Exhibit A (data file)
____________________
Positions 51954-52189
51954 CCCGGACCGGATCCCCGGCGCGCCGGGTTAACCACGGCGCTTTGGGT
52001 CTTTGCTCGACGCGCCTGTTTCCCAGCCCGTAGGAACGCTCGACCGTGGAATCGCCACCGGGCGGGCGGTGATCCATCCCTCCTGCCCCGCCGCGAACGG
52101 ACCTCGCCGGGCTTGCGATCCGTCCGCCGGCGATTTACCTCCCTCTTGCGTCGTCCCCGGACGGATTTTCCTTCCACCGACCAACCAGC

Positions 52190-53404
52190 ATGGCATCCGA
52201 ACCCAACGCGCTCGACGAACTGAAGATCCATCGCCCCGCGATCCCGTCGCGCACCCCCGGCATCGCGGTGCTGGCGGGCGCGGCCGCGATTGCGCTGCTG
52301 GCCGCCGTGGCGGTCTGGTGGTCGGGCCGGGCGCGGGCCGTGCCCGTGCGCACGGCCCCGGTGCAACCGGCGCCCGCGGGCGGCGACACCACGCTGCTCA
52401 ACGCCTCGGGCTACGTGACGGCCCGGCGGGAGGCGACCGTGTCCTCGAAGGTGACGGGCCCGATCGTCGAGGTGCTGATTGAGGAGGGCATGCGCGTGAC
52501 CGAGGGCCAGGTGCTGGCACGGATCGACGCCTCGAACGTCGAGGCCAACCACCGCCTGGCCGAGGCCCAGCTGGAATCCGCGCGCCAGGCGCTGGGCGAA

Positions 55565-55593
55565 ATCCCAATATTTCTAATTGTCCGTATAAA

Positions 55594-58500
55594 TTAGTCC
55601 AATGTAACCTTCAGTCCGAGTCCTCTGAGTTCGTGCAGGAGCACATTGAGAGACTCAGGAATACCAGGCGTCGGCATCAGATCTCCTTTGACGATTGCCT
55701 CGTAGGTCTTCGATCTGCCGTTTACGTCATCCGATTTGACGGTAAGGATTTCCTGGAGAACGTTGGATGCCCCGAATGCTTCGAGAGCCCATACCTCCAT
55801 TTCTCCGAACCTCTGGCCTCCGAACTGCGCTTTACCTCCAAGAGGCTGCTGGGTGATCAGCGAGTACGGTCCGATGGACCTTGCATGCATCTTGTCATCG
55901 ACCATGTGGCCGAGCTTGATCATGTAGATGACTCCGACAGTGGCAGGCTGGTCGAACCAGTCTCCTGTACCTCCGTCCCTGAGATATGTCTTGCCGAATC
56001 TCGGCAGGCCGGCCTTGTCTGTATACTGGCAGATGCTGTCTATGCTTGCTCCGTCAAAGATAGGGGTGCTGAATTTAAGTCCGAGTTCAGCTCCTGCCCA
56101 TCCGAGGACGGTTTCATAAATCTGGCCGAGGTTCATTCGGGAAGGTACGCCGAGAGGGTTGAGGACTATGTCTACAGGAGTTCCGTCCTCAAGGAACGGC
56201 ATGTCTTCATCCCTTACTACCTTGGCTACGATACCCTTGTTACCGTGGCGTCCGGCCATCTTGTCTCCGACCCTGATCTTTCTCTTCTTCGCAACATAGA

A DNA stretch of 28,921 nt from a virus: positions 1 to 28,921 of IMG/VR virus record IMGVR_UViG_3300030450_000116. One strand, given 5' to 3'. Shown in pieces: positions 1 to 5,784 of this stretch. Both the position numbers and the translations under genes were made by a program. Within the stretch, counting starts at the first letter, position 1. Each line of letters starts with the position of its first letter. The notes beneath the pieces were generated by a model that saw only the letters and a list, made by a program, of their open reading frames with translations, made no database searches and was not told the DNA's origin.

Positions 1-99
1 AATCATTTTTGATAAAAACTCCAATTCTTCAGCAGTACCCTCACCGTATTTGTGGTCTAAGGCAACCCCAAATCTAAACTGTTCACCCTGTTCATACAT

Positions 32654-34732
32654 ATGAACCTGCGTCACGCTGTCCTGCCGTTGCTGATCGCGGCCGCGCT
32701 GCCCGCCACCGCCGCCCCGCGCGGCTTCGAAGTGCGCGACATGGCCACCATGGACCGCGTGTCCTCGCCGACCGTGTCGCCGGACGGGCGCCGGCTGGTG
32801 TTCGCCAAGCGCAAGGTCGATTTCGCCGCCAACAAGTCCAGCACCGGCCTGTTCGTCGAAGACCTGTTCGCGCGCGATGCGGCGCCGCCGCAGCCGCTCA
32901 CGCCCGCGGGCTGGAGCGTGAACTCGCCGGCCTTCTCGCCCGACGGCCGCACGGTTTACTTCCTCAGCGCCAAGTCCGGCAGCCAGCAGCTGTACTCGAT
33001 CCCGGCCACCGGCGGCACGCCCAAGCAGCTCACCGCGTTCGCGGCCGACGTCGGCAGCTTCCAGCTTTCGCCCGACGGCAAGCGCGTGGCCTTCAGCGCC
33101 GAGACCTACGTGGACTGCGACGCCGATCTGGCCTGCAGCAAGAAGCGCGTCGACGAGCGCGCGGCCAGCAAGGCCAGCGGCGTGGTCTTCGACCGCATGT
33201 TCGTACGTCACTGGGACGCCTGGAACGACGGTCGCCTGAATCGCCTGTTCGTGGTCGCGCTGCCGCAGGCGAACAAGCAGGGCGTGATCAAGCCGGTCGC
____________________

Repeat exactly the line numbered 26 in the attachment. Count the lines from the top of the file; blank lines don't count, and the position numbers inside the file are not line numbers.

32654 ATGAACCTGCGTCACGCTGTCCTGCCGTTGCTGATCGCGGCCGCGCT